Assistant Vice President of Information Technology/CIO
Utah Valley University
800 West University Parkway
Orem, Utah 84058

In order to be reconnected to the UVU network, please sign on the line below and contact the IT Service Desk at x8888. They will help you clean your computer and verify that it is ready to reconnect to the network. Please send the signed form to Ray Walker at Mail Stop 130 or to the Service Desk in BA 007.

Be advised that a second violation will not only result in removal from the network but requires a personal meeting with you, your supervisor and the UVU IT department. Any appeals to this policy should be directed first to ATSC and then to President’s Council or, for students, through the appeal process outlined for them.

I have read and understand the above information and will not violate the policy again.

_________________________________      ____________________________________
Printed Name                                                          Signature


Policy references:

Appropriate Use of Computing Facilities 441-10.1

Peer-to-Peer violates UVU policy 441-10.1.I, 441-10.1.I.a.4, 441-10.1.I.a.5, 441-10.1.I.a.8, 441-10.1.II.B, 441-10.1.II.D, 441-10.1.II.E, 441-10.1.II.G, 441-10.1.II.L

Peer-to-Peer requires UVU to take action based on policy 441-10.1.I.B.1, 441-10.1.I.B.5, 441-10.1.I.B.6, 441-10.1.V.a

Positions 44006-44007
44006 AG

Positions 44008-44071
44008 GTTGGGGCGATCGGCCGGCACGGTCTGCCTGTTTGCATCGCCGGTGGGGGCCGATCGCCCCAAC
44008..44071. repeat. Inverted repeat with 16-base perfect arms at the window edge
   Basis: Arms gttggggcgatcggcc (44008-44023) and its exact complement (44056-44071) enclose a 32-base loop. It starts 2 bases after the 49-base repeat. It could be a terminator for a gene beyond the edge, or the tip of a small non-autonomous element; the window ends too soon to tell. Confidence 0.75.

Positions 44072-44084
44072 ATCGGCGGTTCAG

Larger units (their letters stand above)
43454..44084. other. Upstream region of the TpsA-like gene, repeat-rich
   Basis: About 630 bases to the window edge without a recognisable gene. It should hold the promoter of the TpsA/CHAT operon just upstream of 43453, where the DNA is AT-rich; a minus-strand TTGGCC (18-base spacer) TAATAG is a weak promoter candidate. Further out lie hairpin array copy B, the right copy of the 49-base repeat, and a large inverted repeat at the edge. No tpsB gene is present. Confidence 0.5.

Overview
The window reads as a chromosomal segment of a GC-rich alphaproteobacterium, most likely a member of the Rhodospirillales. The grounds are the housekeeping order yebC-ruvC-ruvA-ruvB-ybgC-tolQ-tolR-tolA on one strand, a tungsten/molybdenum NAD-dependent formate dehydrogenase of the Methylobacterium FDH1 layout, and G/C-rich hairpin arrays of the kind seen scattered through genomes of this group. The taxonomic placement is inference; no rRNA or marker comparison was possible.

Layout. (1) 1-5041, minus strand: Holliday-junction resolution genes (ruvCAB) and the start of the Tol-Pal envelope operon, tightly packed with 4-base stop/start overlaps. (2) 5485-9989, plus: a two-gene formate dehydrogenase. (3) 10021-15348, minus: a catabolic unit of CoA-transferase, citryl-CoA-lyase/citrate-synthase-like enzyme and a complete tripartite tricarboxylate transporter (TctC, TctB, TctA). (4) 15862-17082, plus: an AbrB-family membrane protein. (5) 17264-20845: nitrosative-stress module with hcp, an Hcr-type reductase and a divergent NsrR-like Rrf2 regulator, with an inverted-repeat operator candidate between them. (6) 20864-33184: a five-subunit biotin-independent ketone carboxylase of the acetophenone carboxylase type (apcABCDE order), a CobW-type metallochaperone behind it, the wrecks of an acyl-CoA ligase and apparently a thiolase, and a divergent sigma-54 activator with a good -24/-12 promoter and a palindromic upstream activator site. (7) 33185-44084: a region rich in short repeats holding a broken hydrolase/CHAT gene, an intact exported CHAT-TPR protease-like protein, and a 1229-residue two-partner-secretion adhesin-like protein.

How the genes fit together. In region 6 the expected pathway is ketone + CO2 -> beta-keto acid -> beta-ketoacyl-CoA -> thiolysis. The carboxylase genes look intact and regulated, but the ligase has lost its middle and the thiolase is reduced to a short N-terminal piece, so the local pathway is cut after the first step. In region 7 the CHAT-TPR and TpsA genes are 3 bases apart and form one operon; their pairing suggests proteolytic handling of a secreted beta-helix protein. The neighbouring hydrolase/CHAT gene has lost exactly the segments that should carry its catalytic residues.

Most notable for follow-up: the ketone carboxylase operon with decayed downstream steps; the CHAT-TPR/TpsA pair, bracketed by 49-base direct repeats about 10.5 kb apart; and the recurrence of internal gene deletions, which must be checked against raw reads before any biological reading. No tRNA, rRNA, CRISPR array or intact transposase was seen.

Peer-to-Peer penalties are outlined in accordance with 441-10.1.III.a-e

Sample Letter of Infringement Violations

Association (like RIAA, MPAA, ESA, etc)

Attention:  Piracy Enforcement - DMCA Officer

DATE xxxxx

Dear DCMA officer,

I am an authorized representative of the Entertainment Software Association ("ESA"), which represents the intellectual property interests of twenty-four (24) companies that publish interactive games for video game consoles, personal computers, handheld devices and the Internet. 

ESA is providing this letter of notification pursuant to the Digital Millennium Copyright Act and 17 USC Sec. 512 (c) to make Utah Valley State College aware of material on its network or system that infringes the exclusive copyright rights of one or more ESA members.  This notice is addressed to you as the agent designated by Utah Valley State College to receive notifications of claimed infringement, as so reflected in the current records of the U.S. Copyright Office.  Under penalty of perjury, we hereby affirm that the ESA is authorized to act on behalf of the ESA members whose exclusive copyright rights we believe to be infringed as described herein.

ESA has a good faith belief that the Internet site found at xxx.xxx.xxx.xxx continues to infringe the rights of one or more ESA members by offering for download one or more unauthorized copies of one or more game products protected by copyright, including, but not limited to:


The unauthorized copies of such game product[s] appearing on, or made available through, such site are listed and/or identified thereon by their titles, variations thereof, or depictions of associated artwork (any such game titles, copies, listings and/or other depictions of, or references to, any contents of such game product, are hereinafter referred to as "Infringing Material").  Based on the information at its disposal on 10/1/2004 at 7:55 p.m. EDT (GMT -0400), ESA believes that the statements in this Notice are accurate and correctly describe the infringing nature and status of the Infringing Material.

Accordingly, ESA hereby requests Utah Valley University to immediately remove or disable access to the Infringing Material at the URL address identified above.